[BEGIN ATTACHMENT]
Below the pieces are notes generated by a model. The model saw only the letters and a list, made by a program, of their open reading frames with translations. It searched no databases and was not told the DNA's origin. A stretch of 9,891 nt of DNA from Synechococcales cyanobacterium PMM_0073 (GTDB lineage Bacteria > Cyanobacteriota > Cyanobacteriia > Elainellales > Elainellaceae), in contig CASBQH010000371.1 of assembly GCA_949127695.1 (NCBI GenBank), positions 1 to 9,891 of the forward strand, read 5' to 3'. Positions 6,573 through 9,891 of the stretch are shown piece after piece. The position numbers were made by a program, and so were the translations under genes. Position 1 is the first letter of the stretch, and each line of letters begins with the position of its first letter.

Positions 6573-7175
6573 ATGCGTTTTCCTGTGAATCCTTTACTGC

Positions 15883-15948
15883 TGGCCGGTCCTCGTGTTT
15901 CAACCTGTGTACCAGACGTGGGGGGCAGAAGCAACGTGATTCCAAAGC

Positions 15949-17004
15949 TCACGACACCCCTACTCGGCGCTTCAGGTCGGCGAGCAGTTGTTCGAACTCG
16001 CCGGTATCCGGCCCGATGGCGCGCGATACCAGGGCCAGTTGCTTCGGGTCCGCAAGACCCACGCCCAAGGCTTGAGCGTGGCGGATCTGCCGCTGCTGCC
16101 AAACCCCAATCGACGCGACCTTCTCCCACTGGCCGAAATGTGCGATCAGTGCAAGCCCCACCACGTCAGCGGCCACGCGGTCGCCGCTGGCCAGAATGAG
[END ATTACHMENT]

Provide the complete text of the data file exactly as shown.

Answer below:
Below the pieces are notes generated by a model. The model saw only the letters and a list, made by a program, of their open reading frames with translations. It searched no databases and was not told the DNA's origin. A stretch of 9,891 nt of DNA from Synechococcales cyanobacterium PMM_0073 (GTDB lineage Bacteria > Cyanobacteriota > Cyanobacteriia > Elainellales > Elainellaceae), in contig CASBQH010000371.1 of assembly GCA_949127695.1 (NCBI GenBank), positions 1 to 9,891 of the forward strand, read 5' to 3'. Positions 6,573 through 9,891 of the stretch are shown piece after piece. The position numbers were made by a program, and so were the translations under genes. Position 1 is the first letter of the stretch, and each line of letters begins with the position of its first letter.

Positions 6573-7175
6573 ATGCGTTTTCCTGTGAATCCTTTACTGC

Positions 15883-15948
15883 TGGCCGGTCCTCGTGTTT
15901 CAACCTGTGTACCAGACGTGGGGGGCAGAAGCAACGTGATTCCAAAGC

Positions 15949-17004
15949 TCACGACACCCCTACTCGGCGCTTCAGGTCGGCGAGCAGTTGTTCGAACTCG
16001 CCGGTATCCGGCCCGATGGCGCGCGATACCAGGGCCAGTTGCTTCGGGTCCGCAAGACCCACGCCCAAGGCTTGAGCGTGGCGGATCTGCCGCTGCTGCC
16101 AAACCCCAATCGACGCGACCTTCTCCCACTGGCCGAAATGTGCGATCAGTGCAAGCCCCACCACGTCAGCGGCCACGCGGTCGCCGCTGGCCAGAATGAG